Many regions have their own specific variation on the miso standard. For example, the soybeans used in Sendai miso are much more coarsely mashed than in normal soy miso.

Miso made with rice (including shinshu and shiro miso) is called kome (rice) miso (米味噌).

Miso sold in plastic container.


Miso typically comes as a paste in a sealed container, and should be kept refrigerated after opening. It can be eaten raw, and cooking changes its flavor and nutritional value; when used in miso soup, most cooks do not allow the miso to come to a full boil. Some people, especially those outside of Japan, go so far as to only add miso to preparations after they have cooled, to preserve the biological activity of the kōjikin/fermented yeast. Since miso and soy foods play a large role in the Japanese diet, there are a variety of cooked miso dishes as well.

Grilled miso seasoned rice balls and miso soup


Miso is a part of many Japanese-style meals. It most commonly appears as the main ingredient of miso soup, which is eaten daily by much of the Japanese population. The pairing of plain rice and miso soup is considered a fundamental unit of Japanese cuisine. This pairing is the basis of a traditional Japanese breakfast, although more and more Japanese in big towns eat European style as opposed to people living in the country.

Cucmber pickled in “gold miso”

Miso is used in many other types of soup and souplike dishes, including some kinds of ramen, udon, nabe, and imoni. Generally, such dishes have the title miso prepended to their name (for example, miso-udon), and have a heavier, earthier flavor and aroma compared to other Japanese soups that are not miso-based.

Fresh cucumber served with miso and sesame seeds

Many traditional confections use a sweet, thick miso glaze, such as mochidango. Miso glazed treats are strongly associated with Japanese festivals, although they are available year-round at supermarkets. The consistency of miso glaze ranges from thick and taffy-like to thin and drippy.

Soy miso is used to make a type of pickle called “misozuke” (味噌漬け). These pickles are typically made from cucumber, daikon, hakusai/Chinese cabbage, or eggplant/aubergine, and are sweeter and less salty than the standard Japanese salt pickle. Barley miso, or nukamiso (糠味噌), is used to make another type of pickle. Nukamiso is a fermented product, and considered a type of miso in Japanese culture and linguistics, but does not contain soy, and so is functionally quite different. Like soy miso, nukamiso is fermented using kōji mold.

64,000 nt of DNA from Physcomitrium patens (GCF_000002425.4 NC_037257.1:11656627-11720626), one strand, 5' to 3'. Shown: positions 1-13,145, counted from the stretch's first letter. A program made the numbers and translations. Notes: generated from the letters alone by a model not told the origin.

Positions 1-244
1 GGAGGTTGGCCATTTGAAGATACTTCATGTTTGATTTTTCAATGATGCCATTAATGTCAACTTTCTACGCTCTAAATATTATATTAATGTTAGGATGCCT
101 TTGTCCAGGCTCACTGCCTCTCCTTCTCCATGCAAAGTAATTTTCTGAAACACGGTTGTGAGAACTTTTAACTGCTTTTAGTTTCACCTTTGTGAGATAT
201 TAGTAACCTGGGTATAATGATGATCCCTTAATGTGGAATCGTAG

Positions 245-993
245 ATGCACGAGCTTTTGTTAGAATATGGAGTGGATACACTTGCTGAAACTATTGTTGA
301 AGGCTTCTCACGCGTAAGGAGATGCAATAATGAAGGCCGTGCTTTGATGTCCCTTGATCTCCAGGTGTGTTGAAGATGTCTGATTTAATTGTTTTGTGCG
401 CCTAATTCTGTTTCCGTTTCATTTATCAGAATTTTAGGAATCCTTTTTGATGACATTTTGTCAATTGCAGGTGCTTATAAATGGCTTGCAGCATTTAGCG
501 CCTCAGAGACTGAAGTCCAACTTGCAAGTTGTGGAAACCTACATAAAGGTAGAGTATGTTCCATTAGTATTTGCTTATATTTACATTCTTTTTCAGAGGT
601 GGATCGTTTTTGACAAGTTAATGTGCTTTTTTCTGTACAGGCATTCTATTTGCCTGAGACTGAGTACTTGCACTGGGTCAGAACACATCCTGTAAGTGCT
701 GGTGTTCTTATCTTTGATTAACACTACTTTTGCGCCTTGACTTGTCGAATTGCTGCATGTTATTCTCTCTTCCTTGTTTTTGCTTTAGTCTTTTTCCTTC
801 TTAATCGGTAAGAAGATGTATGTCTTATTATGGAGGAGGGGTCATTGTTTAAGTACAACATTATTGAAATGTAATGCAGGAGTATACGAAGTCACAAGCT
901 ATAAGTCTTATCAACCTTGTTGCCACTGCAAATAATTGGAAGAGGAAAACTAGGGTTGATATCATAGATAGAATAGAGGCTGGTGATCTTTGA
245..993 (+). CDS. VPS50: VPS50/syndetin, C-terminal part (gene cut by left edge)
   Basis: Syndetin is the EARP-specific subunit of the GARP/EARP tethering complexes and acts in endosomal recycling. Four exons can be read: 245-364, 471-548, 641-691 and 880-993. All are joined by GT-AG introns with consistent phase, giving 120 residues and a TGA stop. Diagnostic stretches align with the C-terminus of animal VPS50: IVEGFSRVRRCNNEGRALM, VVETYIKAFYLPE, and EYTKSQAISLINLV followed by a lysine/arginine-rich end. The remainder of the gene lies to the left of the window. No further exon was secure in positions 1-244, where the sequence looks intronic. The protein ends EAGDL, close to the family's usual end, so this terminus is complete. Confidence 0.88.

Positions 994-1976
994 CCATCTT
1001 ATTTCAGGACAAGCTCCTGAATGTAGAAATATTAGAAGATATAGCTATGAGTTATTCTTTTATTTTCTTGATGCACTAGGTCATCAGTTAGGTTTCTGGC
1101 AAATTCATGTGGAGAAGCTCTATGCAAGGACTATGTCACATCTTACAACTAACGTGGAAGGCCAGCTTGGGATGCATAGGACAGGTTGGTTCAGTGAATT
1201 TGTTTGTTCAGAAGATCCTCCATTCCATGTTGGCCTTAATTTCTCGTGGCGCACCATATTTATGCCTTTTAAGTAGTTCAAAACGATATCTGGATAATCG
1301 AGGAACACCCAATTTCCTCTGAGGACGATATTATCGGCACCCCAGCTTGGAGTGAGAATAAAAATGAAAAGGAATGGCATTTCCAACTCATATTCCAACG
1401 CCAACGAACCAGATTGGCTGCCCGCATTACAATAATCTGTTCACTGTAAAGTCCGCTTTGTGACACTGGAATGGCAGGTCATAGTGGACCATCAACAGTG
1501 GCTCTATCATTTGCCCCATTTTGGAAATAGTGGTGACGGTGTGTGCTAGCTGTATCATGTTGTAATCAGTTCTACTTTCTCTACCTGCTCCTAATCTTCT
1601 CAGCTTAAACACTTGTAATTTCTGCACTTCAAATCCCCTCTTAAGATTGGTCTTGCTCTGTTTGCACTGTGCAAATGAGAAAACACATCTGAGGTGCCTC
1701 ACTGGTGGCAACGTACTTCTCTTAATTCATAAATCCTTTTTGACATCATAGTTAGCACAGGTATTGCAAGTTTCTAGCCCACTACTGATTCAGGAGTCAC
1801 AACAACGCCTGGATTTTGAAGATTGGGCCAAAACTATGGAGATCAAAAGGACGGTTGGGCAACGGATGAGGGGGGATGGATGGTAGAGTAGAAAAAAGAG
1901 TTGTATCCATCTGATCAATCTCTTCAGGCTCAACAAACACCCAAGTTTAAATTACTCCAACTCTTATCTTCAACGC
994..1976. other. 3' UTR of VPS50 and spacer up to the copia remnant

Other foods with miso as an ingredient include:

dengaku (charcoal-grilled miso covered tofu)
yakimochi (charcoal-grilled miso covered mochi)
miso braised vegetables or mushrooms
marinades: fish or chicken can be marinated in miso and sake overnight to be grilled.
corn on the cob in Japan is usually coated with shiro miso, wrapped in foil and grilled.
sauces: sauces like misoyaki (a variant on teriyaki) are common.


The nutritional benefits of miso have been widely touted by commercial enterprises and home cooks alike. However, claims that miso is high in vitamin B12 have been contradicted in some studies. Part of the confusion may stem from the fact that some soy products are high in B vitamins (though not necessarily B12), and some, such as soy milk, may be fortified with vitamin B12. Some, especially proponents of healthy eating, suggest that miso can help treat radiation sickness, citing cases in Japan and Russia where people have been fed miso after the Chernobyl nuclear disaster and the atomic bombings of Hiroshima and Nagasaki. Also some experts suggest that miso is a source of Lactobacillus acidophilus or Lecithin which is a kind of phospholipid caused by fermentation is effective in the prevention of high blood pressure. Miso contains salt. A small amount is essential to animal life but most scientists believe an excess of it can cause a variety of health problems.

2 thoughts on “Miso: The Basics”

  1. Great information as always – headed to Japantown to pick up some more miso – now I feel much more educated. By any chance have you written anything on seaweed? I’m dong a post on it and would love to reference you.